The press that changed the cultural landscape of Britain

Picture the scene: it’s June 1965 and Barry Miles (Fitzrovia resident for over 50 years and Czar of the Counterculture) and his pal John “Hoppy” Hopkins join 7,000 other like-minded souls at The Royal Albert Hall for an international poetry gathering, led by the Americans Allen Ginsberg, Lawrence Ferlinghetti and Gregory Corso.

Image of book cover.

A catalogue of every British underground paper that launched in the 1960s.

Miles (for nobody calls him Barry) explains: “As a reading it was not special; as a meeting place for young people – students, musicians, poets, actors, people from the arts, the sciences and education – it was a revelation. There were thousands of us! My friend Hoppy and I looked at each other and nodded, we both had the same idea. These people need a newspaper of their own! There was a constituency there that Fleet Street was simply not covering.”

The idea for International Times (IT), the first European underground newspaper, was born. Co-editors Miles and Hoppy got busy. The company Lovebooks Limited was formed, a used offset litho press was purchased and a proto IT – consisting of facsimiles of Miles’ correspondence with pals on the underground scene in the US, graphics and a comic strip from friends, and a competition with a 20 guinea prize supplied by Paul McCartney – was produced. Around 500 were printed and the next day they took them to the1966 CND Easter Aldermaston March – in a couple of days they had all gone.

Time to get organised. Lots of people offered to help and various luminaries came on board including Jim Haynes, the American proprietor of The Traverse Theatre, who supplied them with their first typewriter, which came from Sonia Orwell and supposedly, had been owned by her husband George.

At a raucous meeting to decide on a name someone shouted “IT”, which could be interpreted as Intergalactic Times, Inscrutable Times, Insane Times, but International Times was settled on. The logo, which was supposed to feature the original It-girl Clara Bow, mistakenly used a picture of Theda Bara in her 1918 silent movie role as Salome, an image that has endured for 50 years.

The paper was launched with a huge, all night party on Saturday, October 15, 1966, held at the then semi derelict Roundhouse in Camden Town (courtesy of playwright Arnold Wesker).

Around 2,000 people attended including Michelangelo Antonioni, Monica Vitti, Paul McCartney and Jane Asher. Pink Floyd and the Soft Machine played from the back of an old wagon with a bed sheet tacked up behind them for what would be for many people, their first lightshow. The first issue included an obituary of André Breton and a poem by Adrian Mitchell.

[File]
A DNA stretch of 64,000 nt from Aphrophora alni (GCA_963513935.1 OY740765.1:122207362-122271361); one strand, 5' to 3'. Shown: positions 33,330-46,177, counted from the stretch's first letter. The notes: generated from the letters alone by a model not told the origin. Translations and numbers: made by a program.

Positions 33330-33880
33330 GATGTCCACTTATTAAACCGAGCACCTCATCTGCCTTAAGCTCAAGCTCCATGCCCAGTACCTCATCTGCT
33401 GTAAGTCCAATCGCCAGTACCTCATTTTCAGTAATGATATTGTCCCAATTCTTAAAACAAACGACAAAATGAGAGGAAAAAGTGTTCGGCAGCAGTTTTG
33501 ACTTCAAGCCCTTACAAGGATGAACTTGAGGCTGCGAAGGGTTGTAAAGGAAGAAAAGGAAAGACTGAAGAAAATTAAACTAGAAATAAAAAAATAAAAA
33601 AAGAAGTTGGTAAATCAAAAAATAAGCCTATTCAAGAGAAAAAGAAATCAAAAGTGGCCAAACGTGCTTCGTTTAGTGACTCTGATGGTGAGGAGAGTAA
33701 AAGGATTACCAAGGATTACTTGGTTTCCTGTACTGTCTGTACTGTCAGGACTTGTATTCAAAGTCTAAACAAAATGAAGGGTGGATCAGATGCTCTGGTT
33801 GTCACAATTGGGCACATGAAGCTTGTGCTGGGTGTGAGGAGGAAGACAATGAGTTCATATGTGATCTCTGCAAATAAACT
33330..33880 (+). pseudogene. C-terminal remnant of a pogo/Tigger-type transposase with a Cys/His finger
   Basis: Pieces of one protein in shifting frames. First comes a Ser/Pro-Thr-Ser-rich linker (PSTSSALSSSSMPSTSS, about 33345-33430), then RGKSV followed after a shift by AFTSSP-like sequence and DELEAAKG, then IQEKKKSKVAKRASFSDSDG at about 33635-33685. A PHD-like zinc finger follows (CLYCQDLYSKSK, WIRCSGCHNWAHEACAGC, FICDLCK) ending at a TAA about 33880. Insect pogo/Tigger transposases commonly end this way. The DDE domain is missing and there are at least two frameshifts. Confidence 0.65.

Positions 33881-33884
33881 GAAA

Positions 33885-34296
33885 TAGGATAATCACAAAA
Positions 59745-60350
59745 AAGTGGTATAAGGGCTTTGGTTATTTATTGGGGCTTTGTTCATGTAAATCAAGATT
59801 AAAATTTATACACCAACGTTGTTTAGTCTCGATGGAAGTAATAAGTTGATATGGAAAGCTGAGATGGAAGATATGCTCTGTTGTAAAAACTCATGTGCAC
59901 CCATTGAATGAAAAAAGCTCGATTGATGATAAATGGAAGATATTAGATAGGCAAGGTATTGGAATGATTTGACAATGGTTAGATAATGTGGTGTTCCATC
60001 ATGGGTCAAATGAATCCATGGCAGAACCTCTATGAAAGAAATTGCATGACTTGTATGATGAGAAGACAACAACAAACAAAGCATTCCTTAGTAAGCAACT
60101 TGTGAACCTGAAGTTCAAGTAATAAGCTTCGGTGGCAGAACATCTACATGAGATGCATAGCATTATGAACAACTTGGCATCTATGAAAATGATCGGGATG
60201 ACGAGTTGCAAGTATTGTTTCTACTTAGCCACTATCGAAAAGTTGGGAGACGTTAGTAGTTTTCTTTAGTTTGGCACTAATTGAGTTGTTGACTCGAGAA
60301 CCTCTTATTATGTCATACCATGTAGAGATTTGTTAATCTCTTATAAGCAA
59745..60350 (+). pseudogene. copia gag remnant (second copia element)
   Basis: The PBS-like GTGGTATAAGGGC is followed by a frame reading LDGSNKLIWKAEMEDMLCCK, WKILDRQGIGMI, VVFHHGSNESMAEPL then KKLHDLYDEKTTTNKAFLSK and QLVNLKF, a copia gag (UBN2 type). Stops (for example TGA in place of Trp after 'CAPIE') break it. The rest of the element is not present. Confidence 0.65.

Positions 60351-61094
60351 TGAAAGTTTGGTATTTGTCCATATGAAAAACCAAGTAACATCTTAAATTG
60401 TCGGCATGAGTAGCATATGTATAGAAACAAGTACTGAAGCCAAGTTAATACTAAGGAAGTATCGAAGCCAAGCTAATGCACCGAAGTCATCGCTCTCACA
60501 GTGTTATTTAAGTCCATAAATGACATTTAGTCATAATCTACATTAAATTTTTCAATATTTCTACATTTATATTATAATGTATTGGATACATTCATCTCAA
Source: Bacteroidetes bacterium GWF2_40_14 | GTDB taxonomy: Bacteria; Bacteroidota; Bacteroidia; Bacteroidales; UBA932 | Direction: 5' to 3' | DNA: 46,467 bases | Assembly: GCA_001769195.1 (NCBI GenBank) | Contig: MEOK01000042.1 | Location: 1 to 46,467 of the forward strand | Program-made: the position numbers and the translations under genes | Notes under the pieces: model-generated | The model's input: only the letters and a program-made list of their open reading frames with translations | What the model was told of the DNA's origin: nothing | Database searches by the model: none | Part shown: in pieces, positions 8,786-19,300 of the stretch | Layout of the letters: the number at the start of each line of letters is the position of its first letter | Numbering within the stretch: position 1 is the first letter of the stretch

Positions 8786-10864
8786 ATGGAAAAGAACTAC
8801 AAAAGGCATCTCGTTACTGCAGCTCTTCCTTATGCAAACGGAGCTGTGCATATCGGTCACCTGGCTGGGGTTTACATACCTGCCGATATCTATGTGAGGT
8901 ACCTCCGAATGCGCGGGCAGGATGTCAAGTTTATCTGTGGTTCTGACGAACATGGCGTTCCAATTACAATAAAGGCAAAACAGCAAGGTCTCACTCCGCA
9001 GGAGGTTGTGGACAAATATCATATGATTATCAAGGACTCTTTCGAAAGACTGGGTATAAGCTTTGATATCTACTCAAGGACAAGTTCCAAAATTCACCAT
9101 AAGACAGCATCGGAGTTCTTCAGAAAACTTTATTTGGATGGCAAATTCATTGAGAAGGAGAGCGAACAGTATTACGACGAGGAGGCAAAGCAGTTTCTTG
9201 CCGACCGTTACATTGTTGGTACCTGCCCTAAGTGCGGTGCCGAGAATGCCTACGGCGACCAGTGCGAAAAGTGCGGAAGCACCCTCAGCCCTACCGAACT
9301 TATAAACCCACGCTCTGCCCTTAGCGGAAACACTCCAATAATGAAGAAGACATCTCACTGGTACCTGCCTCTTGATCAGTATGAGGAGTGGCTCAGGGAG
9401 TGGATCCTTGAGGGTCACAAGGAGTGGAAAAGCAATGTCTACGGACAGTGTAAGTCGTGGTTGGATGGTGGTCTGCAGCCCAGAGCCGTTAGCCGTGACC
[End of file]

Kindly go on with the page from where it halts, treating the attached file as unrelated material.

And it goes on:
IT was followed closely by OZ, which was co-edited by Fitzrovia’s Felix Dennis, who, long before he had offices in Cleveland Street, was operating as “H. Bunch Associates”, named after the Robert Crumb cartoon character Honey Bunch Kaminski, from 39 Goodge Street..

Pretty soon there were several other underground publications. The club of choice was UFO (Unlimited Freak Out) co-founded by Hoppy, which was also in Fitzrovia in an Irish dancehall called the Blarney Club in the basement of 32 Tottenham Court Road, under the Gala Berkeley Cinema.

The underground press changed the cultural landscape of Britain forever, openly condoning recreational drugs, homosexuality and sexual freedom. “What is extraordinary is how threatened the establishment felt by the underground press and the hippy movement. In no way were we going to smash the state, I mean there were only a few hundred of us anyway but they took it extremely seriously,” says Miles.

I personally remember as a schoolboy, it was a badge of honour to have a copy of IT ostentatiously sticking out of one’s school bag. We really did feel that this was a new psychedelic age in gloomy post war Britain.

As Miles explains: “It’s curious that when people look back 50 years to the youth movement of the sixties, they don’t mention the underground papers and they were the main way that the ideas got transmitted. … I don’t think it’s a conspiracy, it’s just that we never think where do these ideas come from and how do they get transmitted?”

Miles has solved this by collaborating with curator and art dealer James Birch to create an exhibition and a book that bring together for the first time every single iconic cover from International Times, Oz, Friends, Friendz, Gandalf’s Garden, Black Dwarf and Ink, along with comic books, original ads, graphics, posters and flyers. Much of the material is still controversial 50 years on.

The British Underground Press of the Sixties, by Barry Miles, will be published on 5 October 2017 and is only available from britishundergroundpress.com and is accompanied by an exhibition at A22 Gallery, 22 Laystall Street, Clerkenwell from 28 September to 4 November 2017, Thursday to Saturday, 12 – 6pm. Last admission 45 minutes before closing. (free entry). Counterculture in Fitzrovia – Past and Present. Barry Miles and Hannah Watson in conversation, 6.30pm Wednesday 25 October 2017, Fitzrovia Chapel, 2 Pearson Square, London W1T 3BF (£6).

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